Combining Resources to Create a Trail Network

For linear creekway trails, the issue is much more straightforward and probably less controversial. 

Scott and Garcia both told the Rivard Report that the River Authority simply could provide funding to the City to continue its trail construction work, while also building its own trails in suburban cities and unincorporated Bexar County.

“We’re not trying to duplicate, so the funding source would change and the program could continue,” Scott said. 

In the Parks Department, 118 employees are involved with the greenway trails, including those working on design, acquiring land, bidding, trail stewards, and Park Police, Garcia said. So far, Parks has spent $113 million out of the $190 million that voters have approved four times since 2000. That tax will continue to be collected until early 2021. 

Erik Hernandez drops into the Leon Creek Greenway from OP Schnabel Park on his mountain bike.

Bonnie Arbittier / Rivard Report

Erik Hernandez drops into the Leon Creek Greenway from OP Schnabel Park on his mountain bike.


Charles Bartlett, a 14-year member of the City’s Linear Creekway Parks Advisory Board, said that many consider the River Authority and Parks Department as “the only two entities in Bexar County that wear a white hat constantly.” Still, they’d prefer that the City’s trail network stay under the Parks umbrella, he said. 

“We joke and say that the Parks Department has a staff of resident miracle workers,” Bartlett said. “That’s the joke because they don’t know how to say no, and whenever we go to the Parks Department, they or somebody that they know gets the job done.”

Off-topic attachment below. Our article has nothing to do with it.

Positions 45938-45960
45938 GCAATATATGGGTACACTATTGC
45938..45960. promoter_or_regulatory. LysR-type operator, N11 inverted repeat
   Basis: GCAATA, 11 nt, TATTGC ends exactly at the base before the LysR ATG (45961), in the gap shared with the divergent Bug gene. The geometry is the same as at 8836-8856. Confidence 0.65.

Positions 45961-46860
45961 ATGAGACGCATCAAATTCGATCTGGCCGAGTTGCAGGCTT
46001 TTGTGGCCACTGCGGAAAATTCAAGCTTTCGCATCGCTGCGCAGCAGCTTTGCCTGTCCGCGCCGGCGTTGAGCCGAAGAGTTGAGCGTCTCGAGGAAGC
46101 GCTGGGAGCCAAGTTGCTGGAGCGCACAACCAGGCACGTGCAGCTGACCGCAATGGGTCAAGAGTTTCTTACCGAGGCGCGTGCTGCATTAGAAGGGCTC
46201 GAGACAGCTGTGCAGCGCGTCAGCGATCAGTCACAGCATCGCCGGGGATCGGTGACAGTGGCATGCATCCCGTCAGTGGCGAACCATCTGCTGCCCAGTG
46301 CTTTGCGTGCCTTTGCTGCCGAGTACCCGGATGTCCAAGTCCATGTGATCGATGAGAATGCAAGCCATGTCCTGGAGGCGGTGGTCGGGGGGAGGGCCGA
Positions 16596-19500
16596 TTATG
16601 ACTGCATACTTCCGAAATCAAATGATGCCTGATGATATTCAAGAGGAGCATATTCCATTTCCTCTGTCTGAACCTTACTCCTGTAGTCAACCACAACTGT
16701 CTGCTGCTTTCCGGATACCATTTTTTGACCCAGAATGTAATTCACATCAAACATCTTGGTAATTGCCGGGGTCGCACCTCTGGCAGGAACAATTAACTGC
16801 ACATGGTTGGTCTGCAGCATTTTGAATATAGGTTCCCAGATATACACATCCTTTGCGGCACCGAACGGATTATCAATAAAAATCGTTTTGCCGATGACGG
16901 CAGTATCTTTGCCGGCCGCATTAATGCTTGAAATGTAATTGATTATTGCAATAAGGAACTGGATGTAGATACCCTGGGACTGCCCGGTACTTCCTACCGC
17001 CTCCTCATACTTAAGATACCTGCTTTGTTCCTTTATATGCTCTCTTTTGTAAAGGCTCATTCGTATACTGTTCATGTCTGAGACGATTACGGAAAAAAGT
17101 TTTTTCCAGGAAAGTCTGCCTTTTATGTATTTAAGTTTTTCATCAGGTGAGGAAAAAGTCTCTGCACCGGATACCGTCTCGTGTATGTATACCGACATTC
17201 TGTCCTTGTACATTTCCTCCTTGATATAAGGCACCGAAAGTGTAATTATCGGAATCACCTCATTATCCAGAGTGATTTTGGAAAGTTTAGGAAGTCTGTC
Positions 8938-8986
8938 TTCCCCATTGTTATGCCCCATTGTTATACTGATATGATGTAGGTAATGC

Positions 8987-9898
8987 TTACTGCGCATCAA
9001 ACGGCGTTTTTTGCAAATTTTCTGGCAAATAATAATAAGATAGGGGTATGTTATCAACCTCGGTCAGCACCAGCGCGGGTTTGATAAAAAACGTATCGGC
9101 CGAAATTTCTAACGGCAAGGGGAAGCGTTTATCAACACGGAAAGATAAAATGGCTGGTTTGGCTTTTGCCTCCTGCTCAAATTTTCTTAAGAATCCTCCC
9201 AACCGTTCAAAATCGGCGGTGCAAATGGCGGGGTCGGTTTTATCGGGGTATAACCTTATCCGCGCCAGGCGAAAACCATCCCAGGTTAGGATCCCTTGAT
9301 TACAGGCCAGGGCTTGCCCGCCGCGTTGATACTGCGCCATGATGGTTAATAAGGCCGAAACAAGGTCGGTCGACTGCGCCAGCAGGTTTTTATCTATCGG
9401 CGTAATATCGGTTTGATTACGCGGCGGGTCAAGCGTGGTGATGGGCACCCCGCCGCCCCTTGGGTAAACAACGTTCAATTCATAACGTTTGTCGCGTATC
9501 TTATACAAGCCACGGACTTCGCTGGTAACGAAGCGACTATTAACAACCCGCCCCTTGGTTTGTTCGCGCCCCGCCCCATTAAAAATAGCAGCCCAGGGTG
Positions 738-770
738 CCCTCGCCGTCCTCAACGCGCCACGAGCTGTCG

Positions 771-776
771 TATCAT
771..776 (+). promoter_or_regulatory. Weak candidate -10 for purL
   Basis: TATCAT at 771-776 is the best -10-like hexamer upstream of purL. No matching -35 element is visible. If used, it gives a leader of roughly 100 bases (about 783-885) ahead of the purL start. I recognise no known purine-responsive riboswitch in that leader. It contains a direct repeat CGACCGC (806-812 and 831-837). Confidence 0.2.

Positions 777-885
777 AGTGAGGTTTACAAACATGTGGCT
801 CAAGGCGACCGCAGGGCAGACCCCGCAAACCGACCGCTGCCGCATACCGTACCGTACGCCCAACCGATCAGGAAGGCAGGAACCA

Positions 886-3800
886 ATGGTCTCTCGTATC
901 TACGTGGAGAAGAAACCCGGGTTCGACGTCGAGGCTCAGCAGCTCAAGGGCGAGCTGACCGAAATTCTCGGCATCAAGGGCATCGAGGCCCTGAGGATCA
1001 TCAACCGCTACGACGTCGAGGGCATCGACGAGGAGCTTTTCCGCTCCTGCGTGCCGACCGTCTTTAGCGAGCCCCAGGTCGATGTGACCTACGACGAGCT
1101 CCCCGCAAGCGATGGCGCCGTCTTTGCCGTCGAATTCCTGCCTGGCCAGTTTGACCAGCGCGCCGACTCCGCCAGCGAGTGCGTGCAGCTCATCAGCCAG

The River Authority maintains its own parks, including the Mission Reach redevelopment of the San Antonio River and trails that connect the downtown River Walk to Spanish colonial missions on the South Side. That’s one of the examples Scott has used to say the River Authority has proven its ability to maintain parks and trails.

However, Scott told the Rivard Report that the River Authority doesn’t want to take over the City’s program, but instead build more of its own connecting trails outside of City limits so that residents in those areas paying the tax could see its benefits. 

River Authority officials have said the property tax could go toward connecting trails along the San Antonio River from Brackenridge Park to its headwaters in the Olmos Basin, developing parks along the Medina River, restoring natural habitat in the Westside Creeks, and preventing sewage overflows. In downriver counties, it could mean building more parks, removing debris from the river, rehabilitating dams, and advancing better agricultural and land-use practices to keep harmful runoff out of waterways.

The River Authority’s will be soliciting feedback during the coming months about its property tax proposal after its board approved a resolution last week to explore it further. In November, its board likely will take up a non-binding resolution to go forward with a public education and input process for the ballot initiative.